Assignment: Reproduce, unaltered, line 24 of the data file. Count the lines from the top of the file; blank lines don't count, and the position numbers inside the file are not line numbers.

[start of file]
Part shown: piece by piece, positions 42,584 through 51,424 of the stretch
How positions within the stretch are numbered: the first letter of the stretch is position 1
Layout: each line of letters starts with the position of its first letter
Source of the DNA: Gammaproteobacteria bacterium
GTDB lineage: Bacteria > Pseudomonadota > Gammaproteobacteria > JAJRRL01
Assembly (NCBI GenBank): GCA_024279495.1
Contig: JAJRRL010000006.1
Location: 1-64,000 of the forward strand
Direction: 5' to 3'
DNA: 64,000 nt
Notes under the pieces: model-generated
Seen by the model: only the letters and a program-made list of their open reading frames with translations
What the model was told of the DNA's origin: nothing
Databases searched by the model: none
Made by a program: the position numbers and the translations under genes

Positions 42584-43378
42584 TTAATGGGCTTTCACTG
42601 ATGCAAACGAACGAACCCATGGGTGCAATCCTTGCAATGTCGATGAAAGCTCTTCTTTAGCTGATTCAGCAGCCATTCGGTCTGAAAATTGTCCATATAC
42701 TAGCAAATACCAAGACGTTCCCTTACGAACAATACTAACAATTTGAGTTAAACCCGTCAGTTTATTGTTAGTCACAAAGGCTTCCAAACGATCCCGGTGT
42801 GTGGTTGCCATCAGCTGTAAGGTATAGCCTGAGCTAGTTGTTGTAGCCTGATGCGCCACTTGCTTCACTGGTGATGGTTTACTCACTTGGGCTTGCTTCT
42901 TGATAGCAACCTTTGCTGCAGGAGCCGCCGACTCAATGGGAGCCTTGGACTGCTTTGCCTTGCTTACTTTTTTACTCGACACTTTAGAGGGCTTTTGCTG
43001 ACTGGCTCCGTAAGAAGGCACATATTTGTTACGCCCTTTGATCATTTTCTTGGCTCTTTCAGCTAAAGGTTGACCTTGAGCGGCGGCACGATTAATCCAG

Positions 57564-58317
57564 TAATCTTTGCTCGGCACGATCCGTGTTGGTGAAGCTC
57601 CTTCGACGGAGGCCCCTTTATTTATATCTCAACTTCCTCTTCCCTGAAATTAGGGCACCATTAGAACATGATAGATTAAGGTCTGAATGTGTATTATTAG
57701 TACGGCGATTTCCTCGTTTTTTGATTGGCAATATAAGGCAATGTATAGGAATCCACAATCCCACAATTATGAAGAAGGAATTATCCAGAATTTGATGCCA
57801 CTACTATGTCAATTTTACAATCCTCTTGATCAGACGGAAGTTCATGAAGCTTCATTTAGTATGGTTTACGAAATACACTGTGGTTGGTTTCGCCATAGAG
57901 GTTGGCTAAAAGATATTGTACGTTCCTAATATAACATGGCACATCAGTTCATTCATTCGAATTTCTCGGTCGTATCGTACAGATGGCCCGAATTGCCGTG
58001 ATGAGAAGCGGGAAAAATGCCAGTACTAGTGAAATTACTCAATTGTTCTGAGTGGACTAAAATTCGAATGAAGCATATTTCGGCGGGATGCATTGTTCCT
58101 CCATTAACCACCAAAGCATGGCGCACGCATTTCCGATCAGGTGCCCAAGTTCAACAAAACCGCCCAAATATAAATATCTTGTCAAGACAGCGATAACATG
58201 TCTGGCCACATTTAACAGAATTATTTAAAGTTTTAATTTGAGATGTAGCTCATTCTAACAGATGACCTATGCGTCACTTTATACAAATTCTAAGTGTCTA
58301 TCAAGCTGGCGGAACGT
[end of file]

57564 TAATCTTTGCTCGGCACGATCCGTGTTGGTGAAGCTC